Appendix I.

One problem area within accounting for fixed assets is determining when an expenditure related to the asset should be expensed (i.e. maintenance) or capitalized (added to the book value of the asset and depreciated). Generally, small dollar expenditures are expensed as incurred, while expenditures that increase the economic life or improve the services derived from a fixed asset are capitalized (added to the book value and depreciated).


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Company policy should determine what types of expenditures or purchases are capitalizable, and what dollar amount the expenditures must be to require capitalization vs. expense treatment. Generally, a company establishes a dollar limit, such as $250, when deciding which expenditures to capitalize and which to expense.

This account is netted against the fixed asset account for balance sheet presentation, and in the determination of any gain or loss on disposal of the fixed asset when it is sold. The accumulated deprecation account continues to increase in balance, to the extent of the cost of the asset, until the asset is fully depreciated or disposed of. The account balance is eliminated only when the asset is taken off the books. Generally a separate accumulated deprecation account is utilized for each fixed asset. The following example illustrates the recording of monthly depreciation on a fixed asset (company truck) using the straight-line method of deprecation, an initial cost of $10,000, and an estimated economic life of 3 years with no salvage value. The straight-line method is widely used due to its simplicity. The depreciation expense is calculated using the following simple formula: Cost Less Salvage Value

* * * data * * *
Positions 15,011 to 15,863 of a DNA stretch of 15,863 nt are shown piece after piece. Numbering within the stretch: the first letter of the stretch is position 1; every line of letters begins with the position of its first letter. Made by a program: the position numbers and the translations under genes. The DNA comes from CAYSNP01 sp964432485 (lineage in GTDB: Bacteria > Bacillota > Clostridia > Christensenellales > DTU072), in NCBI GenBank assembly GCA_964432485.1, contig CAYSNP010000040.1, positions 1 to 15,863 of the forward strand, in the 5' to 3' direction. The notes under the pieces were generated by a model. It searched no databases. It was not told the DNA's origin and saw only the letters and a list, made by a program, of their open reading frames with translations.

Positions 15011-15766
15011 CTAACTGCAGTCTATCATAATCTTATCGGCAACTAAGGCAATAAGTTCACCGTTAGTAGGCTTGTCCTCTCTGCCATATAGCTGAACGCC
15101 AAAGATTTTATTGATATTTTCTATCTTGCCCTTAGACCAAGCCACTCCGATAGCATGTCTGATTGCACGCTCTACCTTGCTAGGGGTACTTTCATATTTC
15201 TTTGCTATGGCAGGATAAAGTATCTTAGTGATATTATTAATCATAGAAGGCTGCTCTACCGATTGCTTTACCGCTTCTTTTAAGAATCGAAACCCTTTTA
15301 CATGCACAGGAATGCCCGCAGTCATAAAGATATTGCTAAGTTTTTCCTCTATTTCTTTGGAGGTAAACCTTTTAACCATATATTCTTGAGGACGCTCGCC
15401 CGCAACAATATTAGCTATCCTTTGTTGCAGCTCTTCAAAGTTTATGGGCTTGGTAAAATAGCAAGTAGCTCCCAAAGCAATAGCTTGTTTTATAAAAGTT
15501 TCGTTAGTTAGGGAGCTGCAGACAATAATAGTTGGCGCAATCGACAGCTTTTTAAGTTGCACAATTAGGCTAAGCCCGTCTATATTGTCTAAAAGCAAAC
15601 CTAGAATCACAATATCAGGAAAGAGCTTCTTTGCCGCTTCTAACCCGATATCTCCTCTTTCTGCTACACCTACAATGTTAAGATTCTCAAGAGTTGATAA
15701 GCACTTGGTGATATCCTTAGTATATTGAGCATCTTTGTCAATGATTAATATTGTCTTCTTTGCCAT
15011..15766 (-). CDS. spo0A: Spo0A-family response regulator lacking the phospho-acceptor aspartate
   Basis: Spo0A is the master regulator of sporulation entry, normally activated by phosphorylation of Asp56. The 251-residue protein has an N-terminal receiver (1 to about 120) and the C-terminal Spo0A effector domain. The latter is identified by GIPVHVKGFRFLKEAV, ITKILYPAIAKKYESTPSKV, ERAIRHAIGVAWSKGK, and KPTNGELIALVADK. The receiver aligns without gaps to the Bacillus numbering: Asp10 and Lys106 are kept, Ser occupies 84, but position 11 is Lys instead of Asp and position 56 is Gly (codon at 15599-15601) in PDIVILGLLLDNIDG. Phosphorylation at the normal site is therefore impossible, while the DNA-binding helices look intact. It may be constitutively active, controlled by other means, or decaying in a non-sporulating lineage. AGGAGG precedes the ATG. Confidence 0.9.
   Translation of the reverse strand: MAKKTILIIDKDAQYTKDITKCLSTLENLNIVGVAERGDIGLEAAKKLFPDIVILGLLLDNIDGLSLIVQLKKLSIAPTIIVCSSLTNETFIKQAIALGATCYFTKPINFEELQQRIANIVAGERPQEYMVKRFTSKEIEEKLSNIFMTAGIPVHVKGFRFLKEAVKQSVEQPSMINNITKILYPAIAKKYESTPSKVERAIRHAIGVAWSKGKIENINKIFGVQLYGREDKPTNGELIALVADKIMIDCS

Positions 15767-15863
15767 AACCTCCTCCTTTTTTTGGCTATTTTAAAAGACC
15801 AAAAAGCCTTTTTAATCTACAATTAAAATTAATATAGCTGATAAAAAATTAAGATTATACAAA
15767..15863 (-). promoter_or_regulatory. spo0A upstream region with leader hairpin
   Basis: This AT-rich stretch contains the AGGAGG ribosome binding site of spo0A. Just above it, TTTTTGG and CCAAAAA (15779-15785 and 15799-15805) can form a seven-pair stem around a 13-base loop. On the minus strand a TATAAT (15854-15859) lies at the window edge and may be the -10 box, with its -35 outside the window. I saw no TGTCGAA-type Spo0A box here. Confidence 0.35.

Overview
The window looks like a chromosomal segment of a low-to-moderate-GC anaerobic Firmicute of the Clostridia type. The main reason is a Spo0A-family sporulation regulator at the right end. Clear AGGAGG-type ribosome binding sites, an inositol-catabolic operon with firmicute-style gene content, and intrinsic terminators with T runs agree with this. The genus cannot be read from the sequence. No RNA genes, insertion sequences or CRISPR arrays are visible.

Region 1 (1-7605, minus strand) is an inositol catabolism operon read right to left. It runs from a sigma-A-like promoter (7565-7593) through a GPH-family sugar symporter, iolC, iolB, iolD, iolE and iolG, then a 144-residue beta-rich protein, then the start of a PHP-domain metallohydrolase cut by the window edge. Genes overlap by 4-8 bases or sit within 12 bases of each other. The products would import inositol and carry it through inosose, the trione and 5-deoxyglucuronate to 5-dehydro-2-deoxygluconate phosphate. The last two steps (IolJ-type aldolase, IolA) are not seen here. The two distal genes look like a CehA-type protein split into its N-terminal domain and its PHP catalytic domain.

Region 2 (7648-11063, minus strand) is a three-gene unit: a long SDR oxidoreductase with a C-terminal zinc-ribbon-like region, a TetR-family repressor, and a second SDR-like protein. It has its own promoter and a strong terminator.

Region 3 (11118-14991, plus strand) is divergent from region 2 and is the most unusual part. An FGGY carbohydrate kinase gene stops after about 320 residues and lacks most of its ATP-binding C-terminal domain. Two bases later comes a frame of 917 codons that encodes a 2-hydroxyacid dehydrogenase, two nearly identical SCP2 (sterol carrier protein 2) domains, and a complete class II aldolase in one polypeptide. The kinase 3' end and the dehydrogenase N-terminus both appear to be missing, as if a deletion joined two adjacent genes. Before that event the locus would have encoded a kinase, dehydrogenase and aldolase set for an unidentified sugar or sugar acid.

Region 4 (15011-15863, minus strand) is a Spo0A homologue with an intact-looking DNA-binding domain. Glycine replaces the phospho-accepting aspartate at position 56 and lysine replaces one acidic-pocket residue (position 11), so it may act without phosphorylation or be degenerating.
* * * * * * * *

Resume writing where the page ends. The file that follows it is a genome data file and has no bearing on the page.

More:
Certain conventions may be adopted in the companys depreciation policies. For example, a full month of depreciation may be taken in the month of acquisition and none in the month of disposal. When selecting a depreciation method, you should select the method that most aptly fits your specific situation. The most common depreciation methods for book purposes include straight line, double declining balance and sum of the years digits. At month end, the depreciation expense on each fixed asset should be calculated in compliance with the adopted method, and the proper entry posted to the General Ledger. This means that a portion of the assets cost is expensed in each accounting period throughout its useful economic life. This is a system of cost allocation, not of asset valuation. Note that depreciation is not subtracted (credited) directly from (to) the fixed asset account, but is accumulated in a contra-account called Accumulated Depreciation.

= Depreciation Charge Estimated Life of Asset Where salvage value is the estimated dollar amount expected to be received for the fully depreciated asset upon disposal. Applying example information in the above formula will result in the calculation of the following depreciation charge and subsequent example entry. $10,000 = $278 depreciation per month 36 months (3 years)


Accounting Policies and Procedures for Early Stage Companies